October 11, 2002, 9:15pm, George Lake Campground, Killarney Provincial Park
Killarney in the fall. I’m very excited. I’m inside my tent, on my own, at site #15 in the George Lake campground. I think I am going to be warm enough.
That was my preoccupation all through planning/obsessing about this trip. And it looks promising, for a number of reasons not the least of which being that I think I’ll be warm enough.
Today was travel day. I was up and ready to go at 9am, precisely when my travel buddy, Michael McManus showed up to get me outside my apartment. I threw all my junk into the car and off we went.
We stopped for lunch around 2pm in Sturgeon Falls at the same Mr. Sub we stopped at on the way to Hartley Bay on the French River trip I took in July.
We got to Killarney around 4:30pm and booked a site in the George Lake campground. There were quite a few to choose from. We tried to get as close as possible to the canoe launch, where we needed to be for 9am Saturday. No reservation? No problem. Mind you, the interior sites are all booked five months in advance even on this weekend. After hearing Richard’s stories about booking trips here, I’m more convinced than ever that the reservation system in Killarney and Algonquin has to go.
So we set up our tents under overcast skies and headed into town. Neither of us had cooking equipment, and we needed to get... ah... stuff.
We went to Pitfield’s General Store and got gas for Michael’s car and some Kit Kats for dessert for Michael’s dinner (try to keep an open mind). When we were gassing up, this lear jet came roaring over the town, maybe 100 feet off the ground.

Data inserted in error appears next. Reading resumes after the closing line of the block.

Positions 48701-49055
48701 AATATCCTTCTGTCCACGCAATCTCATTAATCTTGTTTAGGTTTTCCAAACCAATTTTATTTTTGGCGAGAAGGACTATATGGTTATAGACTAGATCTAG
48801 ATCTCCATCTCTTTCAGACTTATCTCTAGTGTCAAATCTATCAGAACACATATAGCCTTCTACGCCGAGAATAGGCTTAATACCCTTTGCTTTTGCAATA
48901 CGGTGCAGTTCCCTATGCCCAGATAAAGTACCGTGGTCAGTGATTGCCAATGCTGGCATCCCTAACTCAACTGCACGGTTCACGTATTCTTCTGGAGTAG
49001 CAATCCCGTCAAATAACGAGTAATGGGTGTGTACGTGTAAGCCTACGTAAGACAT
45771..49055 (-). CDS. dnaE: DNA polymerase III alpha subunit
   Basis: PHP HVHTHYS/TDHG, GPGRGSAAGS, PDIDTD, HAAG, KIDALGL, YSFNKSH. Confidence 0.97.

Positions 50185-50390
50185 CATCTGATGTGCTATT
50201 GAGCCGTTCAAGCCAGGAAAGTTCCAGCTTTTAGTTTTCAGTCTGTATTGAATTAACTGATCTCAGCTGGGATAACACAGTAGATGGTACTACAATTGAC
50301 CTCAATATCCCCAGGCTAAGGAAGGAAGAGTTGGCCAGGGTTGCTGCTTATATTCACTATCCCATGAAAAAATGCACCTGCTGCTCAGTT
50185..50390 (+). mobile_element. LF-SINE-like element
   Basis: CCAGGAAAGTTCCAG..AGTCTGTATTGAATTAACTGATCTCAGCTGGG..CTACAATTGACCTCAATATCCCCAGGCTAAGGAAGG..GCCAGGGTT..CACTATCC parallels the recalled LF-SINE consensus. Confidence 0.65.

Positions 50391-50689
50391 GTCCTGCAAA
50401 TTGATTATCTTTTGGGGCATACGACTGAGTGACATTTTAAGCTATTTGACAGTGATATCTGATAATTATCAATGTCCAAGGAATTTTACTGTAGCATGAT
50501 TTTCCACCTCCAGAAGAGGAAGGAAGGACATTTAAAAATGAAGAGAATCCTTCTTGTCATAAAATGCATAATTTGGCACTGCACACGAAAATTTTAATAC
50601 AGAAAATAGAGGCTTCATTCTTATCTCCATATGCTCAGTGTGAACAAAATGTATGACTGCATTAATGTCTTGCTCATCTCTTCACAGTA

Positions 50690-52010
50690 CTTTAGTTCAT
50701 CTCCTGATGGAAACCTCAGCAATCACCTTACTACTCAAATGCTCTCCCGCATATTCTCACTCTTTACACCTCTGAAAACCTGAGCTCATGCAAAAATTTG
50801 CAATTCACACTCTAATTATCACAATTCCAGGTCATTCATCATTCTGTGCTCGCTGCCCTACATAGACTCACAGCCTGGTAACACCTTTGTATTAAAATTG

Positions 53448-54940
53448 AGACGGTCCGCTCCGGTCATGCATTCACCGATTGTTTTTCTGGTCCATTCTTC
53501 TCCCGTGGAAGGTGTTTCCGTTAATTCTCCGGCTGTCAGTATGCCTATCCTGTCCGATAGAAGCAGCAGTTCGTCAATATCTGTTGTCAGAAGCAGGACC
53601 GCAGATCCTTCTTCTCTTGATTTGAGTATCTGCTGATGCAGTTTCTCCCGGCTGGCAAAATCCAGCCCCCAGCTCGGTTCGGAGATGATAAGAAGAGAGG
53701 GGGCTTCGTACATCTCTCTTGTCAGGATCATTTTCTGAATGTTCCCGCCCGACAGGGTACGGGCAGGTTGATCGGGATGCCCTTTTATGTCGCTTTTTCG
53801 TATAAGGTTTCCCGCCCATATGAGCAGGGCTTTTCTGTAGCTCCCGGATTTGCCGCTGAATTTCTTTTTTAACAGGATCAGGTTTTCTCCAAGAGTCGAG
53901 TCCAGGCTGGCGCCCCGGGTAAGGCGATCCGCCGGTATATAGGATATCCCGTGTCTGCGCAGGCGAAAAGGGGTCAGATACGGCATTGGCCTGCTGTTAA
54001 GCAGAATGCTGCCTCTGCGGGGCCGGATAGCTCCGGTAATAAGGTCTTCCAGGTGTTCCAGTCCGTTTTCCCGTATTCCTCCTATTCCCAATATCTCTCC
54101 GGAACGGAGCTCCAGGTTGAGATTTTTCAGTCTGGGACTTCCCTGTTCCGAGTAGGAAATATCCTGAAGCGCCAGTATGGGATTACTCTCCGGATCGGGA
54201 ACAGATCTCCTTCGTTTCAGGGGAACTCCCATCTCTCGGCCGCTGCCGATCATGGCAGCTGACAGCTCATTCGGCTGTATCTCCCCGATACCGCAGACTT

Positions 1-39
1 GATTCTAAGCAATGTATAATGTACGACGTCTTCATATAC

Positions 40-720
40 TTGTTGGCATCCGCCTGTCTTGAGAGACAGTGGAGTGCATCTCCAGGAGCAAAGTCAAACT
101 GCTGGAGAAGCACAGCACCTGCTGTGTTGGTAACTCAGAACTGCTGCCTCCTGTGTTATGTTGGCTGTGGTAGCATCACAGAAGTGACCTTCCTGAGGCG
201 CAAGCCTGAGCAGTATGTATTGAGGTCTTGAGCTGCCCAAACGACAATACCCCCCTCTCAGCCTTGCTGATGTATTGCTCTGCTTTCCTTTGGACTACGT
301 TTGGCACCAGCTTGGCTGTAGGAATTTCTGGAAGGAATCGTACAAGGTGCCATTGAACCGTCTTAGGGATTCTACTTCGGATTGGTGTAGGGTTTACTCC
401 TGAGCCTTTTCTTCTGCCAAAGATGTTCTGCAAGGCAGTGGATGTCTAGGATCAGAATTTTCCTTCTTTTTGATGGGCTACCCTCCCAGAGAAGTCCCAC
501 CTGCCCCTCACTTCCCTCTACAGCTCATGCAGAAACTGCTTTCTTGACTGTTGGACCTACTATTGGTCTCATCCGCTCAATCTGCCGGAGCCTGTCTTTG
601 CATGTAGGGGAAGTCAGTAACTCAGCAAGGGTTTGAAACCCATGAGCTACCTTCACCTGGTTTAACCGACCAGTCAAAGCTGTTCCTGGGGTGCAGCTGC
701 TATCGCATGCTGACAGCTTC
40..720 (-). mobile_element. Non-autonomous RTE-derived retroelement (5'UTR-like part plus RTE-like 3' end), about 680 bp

I asked the manager at the LCBO (our next stop) if that happened often and she said yes. Apparently there are these multimillionaires that anchor their yachts here and fly their jets up from the ’States to hang out on them. Amazing. Richard added later that many of the yacht set never actually weigh anchor. They just use the boats as cottages.
After getting gassed up and fueled, Michael and I ran into Richard and Lynn checking out the town’s hotels. They were going to stay in one of Killarney’s finest. They settled on the Killarney Bay Inn, $70 per night, single occupancy.
The four of us walked around Killarney for a bit and then went to the Killarney Bay Inn for dinner. Sufficeth to say the tourist bug has not hit Killarney. Yes, there may be yachts, private jets and suntanned consultants with trophy brides roaming the streets, but the Killarney Bay Inn, Pitfield’s General Store, the fish n chips shop are all the genuine article: salt of the earth, down home middle of nowhere outfits.
The Inn opened ten years ago, which seems to be about the last time the carpets were cleaned. The lounge/dining room has cheap period-piece chairs, clearly bought in bulk, duct-taped carpet, round, foldable melamine tables and the menu is strictly greasy spoon, complete with the enticing "meat sandwich" menu item. A hunting lodge aesthetic in a Ramada Inn shell.
Killarney is a great place to camp. Did I mention that?
So we had our meal (I had a grilled cheese and fries with a chef’s salad: $40 for four people with no alcohol), and then Michael and I headed back to George Lake ($21.25 per night for a patch of dirt that sleeps 12).
I went for a short walk, stared at the stars from atop a small rock hill, and came back. Could it be that we will have sun tomorrow?
And now to bed.